UN Convention on the Rights of Persons with Disabilities

Canada (CRPD 08-05-2017)

The Committee considered the initial report of Canada (CRPD/C/CAN/1) at its 318th and 319th meetings (see CRPD/C/SR.318 and 319), held on 3 and 4 April 2017. It adopted the present concluding observations at its 328th meeting, held on 10 April 2017.

Concluding observations

A. General principles and obligations (arts. 1-4)

  1. The Committee notes with concern:

(a) That the provisions of the Convention have yet to be appropriately incorporated into legislation and policies across sectors and levels of government;

(b) The uneven application of the Convention and the Committee’s jurisprudence by the judiciary and law enforcement officials, including the police;

(c) The lack of legislation and public policies to protect the rights of persons with disabilities who identify as lesbian, gay, bisexual, transgender or intersex.

  1. The Committee recommends that the State party:

(a) Take leadership in convening provinces and territories in order to ensure a pan-Canadian approach to implementation and enact a comprehensive national action plan for implementing the Convention in collaboration with provincial and territorial governments and in consultation with persons with disabilities through their representative organizations. The State party should ensure that such an action plan includes benchmarks and a time frame for its implementation;

(b) Set up a mechanism aimed at ensuring that legislation at the provincial and territorial levels that is to be updated further includes specific measures to implement the obligations of the State party under the Convention;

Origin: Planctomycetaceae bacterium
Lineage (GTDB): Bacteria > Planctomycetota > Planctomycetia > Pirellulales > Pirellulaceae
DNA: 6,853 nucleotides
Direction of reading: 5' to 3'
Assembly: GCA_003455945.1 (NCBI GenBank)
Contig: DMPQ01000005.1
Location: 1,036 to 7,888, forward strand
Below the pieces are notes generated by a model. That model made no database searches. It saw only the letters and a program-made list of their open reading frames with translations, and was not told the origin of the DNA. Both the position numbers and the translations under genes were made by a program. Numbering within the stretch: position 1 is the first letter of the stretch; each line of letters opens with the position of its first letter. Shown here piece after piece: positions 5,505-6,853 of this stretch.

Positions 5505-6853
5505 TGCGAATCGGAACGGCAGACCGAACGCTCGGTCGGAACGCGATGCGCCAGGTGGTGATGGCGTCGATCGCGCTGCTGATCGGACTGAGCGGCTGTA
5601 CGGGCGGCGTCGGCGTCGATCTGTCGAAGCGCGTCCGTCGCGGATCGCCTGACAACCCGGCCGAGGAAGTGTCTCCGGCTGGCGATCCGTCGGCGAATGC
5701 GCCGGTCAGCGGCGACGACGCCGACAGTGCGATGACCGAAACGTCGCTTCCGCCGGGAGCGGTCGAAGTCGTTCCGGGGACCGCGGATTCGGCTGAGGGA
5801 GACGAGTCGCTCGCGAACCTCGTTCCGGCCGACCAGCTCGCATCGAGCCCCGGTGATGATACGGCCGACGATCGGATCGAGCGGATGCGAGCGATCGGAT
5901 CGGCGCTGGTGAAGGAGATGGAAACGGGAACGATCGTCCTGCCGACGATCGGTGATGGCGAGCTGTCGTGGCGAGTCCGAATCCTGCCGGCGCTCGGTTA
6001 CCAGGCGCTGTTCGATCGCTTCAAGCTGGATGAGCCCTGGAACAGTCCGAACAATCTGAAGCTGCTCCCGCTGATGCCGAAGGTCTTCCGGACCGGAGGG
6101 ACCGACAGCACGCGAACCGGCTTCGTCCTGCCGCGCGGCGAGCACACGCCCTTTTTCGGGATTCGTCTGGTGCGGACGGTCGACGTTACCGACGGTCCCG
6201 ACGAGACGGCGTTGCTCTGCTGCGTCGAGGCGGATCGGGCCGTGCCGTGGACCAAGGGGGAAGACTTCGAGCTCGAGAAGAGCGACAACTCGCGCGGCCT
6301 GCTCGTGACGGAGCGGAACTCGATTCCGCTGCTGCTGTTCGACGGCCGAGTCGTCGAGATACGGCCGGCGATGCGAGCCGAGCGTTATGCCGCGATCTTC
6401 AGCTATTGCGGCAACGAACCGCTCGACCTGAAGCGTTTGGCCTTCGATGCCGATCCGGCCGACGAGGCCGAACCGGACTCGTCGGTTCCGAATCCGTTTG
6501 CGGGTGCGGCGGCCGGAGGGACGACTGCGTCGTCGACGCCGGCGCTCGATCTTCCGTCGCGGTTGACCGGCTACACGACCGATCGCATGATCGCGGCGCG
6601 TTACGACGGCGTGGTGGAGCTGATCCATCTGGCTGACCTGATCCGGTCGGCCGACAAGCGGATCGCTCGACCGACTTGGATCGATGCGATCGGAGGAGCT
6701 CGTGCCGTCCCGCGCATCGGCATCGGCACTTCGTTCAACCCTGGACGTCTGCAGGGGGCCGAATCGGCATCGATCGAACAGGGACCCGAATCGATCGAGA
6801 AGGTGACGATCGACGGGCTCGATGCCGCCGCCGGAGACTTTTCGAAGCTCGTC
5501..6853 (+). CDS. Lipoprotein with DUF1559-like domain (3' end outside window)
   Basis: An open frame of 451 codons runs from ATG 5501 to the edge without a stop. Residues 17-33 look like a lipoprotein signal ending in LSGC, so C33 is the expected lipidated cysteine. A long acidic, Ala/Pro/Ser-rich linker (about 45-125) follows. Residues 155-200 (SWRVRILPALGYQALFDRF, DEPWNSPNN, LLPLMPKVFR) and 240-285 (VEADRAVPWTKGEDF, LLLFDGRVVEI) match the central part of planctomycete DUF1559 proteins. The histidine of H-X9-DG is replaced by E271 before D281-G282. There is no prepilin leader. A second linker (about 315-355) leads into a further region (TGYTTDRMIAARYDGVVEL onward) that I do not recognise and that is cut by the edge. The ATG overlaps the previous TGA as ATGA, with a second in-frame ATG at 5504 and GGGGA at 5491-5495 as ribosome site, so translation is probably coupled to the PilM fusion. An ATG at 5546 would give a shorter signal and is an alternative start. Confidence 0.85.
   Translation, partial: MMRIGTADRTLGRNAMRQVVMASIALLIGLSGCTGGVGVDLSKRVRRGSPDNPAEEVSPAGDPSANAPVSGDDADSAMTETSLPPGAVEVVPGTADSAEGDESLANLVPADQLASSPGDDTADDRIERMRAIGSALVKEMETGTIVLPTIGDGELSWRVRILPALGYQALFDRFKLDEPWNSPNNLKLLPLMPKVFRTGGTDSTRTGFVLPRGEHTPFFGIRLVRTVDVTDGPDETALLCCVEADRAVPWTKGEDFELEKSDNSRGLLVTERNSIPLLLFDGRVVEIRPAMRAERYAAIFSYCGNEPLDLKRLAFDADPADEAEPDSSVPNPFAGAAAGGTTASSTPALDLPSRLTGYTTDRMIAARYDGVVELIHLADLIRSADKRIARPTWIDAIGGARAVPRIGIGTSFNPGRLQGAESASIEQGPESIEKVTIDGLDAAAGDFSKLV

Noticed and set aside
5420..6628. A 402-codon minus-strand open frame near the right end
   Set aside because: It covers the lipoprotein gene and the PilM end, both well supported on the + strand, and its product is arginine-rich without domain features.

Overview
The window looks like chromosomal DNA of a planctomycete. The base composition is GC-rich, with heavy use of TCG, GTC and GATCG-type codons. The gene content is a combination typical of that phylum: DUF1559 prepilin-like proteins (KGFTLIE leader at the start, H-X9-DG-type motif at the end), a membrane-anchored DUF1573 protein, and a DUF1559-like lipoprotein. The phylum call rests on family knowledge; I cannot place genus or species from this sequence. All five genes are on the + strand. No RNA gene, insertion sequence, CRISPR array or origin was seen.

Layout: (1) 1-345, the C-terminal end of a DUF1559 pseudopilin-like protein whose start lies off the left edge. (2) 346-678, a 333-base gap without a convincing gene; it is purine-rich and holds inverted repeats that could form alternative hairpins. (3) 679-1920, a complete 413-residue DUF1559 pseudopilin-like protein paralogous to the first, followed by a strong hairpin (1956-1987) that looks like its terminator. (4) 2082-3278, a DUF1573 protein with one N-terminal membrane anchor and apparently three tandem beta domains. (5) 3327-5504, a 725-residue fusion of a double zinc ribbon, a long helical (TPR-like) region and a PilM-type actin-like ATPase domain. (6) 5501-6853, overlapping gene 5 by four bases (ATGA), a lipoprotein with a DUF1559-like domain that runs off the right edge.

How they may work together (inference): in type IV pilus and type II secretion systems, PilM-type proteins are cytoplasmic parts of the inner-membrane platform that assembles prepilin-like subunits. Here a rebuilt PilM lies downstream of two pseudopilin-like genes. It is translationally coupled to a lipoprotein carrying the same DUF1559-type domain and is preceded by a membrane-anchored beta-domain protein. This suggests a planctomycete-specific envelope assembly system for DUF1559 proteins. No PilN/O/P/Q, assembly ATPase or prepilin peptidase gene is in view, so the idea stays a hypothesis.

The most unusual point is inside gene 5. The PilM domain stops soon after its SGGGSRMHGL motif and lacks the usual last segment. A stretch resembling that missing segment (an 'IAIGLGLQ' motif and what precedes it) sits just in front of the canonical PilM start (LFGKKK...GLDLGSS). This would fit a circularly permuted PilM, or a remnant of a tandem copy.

(c) Strengthen the human, financial and technical resources of the Office for Disability Issues at the federal level and ensure appropriate formal and permanent mechanisms for coordination with provincial and territorial governments;

(d) Raise awareness among and develop capacity-building programmes for the judiciary and law enforcement officials about the Convention as a legally enforceable human rights instrument, the human rights model of disability and its principles, and the jurisprudence of the Committee, including its general comments and its Views on individual communications adopted, and inquiry procedures undertaken, under the Optional Protocol.

B. Specific rights (arts. 5-30)

Awareness-raising (art. 8)

19. The Committee is concerned about the lack of information about indigenous persons with disabilities, given that they represent one of the most marginalized populations. It is also concerned about stereotypes and harmful messages in public campaigns about autistic persons. It is further concerned about the absence of information on awareness campaigns to promote the rights of persons with intellectual disabilities and to combat attitudinal barriers and prejudices against lesbian, gay, bisexual, transgender and intersex persons with disabilities.

20. The Committee recommends that the State party:

(a) Ensure appropriate dissemination of the Convention and the Committee’s general comments, concluding observations and recommendations in sign languages and in accessible formats, modes and means of communication, such as easy-read formats and Braille;

(b) Recognize and proclaim November each year as Indigenous Disability Awareness Month, which is already being done by British Columbia and Saskatchewan;

(c) Adopt a human rights model of disability that recognizes autistic persons and reinforce their human dignity and value in all public campaigns and programmes to support their inclusion in society;

(d) Adopt a strategy aimed at recognizing and fostering the participation of persons with intellectual disabilities in society, including measures to combat stigmatization against such persons and to promote their leadership, the work of their representative organizations and self-advocacy;

(e) Undertake, in collaboration with representative organizations of persons with disabilities, research aimed at enhancing understanding of diverse gender identities and monitoring attitudinal barriers faced by lesbian, gay, bisexual, transgender and intersex persons with disabilities;

(f) Set up strategies at the federal, provincial and territorial levels to increase awareness among society about the rights of persons with disabilities, through targeted capacity-building and public information programmes and human rights education.

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